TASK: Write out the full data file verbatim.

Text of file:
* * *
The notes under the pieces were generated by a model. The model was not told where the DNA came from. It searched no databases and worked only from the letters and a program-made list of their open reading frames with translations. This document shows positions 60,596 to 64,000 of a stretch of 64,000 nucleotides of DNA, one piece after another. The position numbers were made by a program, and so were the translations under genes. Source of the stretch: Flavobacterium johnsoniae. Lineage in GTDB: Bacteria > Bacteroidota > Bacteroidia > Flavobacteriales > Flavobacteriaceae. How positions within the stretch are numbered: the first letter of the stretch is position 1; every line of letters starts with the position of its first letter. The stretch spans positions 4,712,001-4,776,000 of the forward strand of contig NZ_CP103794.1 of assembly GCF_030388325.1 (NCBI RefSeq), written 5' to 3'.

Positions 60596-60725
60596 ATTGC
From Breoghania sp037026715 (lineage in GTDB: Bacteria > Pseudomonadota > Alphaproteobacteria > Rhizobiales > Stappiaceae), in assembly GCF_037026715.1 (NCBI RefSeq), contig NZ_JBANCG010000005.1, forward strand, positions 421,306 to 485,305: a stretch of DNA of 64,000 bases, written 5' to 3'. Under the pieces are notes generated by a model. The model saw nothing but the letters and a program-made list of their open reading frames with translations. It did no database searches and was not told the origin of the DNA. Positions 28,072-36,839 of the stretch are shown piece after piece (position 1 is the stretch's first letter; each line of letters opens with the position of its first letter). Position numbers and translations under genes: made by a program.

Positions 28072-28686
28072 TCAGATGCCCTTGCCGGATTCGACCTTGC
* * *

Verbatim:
The notes under the pieces were generated by a model. The model was not told where the DNA came from. It searched no databases and worked only from the letters and a program-made list of their open reading frames with translations. This document shows positions 60,596 to 64,000 of a stretch of 64,000 nucleotides of DNA, one piece after another. The position numbers were made by a program, and so were the translations under genes. Source of the stretch: Flavobacterium johnsoniae. Lineage in GTDB: Bacteria > Bacteroidota > Bacteroidia > Flavobacteriales > Flavobacteriaceae. How positions within the stretch are numbered: the first letter of the stretch is position 1; every line of letters starts with the position of its first letter. The stretch spans positions 4,712,001-4,776,000 of the forward strand of contig NZ_CP103794.1 of assembly GCF_030388325.1 (NCBI RefSeq), written 5' to 3'.

Positions 60596-60725
60596 ATTGC
From Breoghania sp037026715 (lineage in GTDB: Bacteria > Pseudomonadota > Alphaproteobacteria > Rhizobiales > Stappiaceae), in assembly GCF_037026715.1 (NCBI RefSeq), contig NZ_JBANCG010000005.1, forward strand, positions 421,306 to 485,305: a stretch of DNA of 64,000 bases, written 5' to 3'. Under the pieces are notes generated by a model. The model saw nothing but the letters and a program-made list of their open reading frames with translations. It did no database searches and was not told the origin of the DNA. Positions 28,072-36,839 of the stretch are shown piece after piece (position 1 is the stretch's first letter; each line of letters opens with the position of its first letter). Position numbers and translations under genes: made by a program.

Positions 28072-28686
28072 TCAGATGCCCTTGCCGGATTCGACCTTGC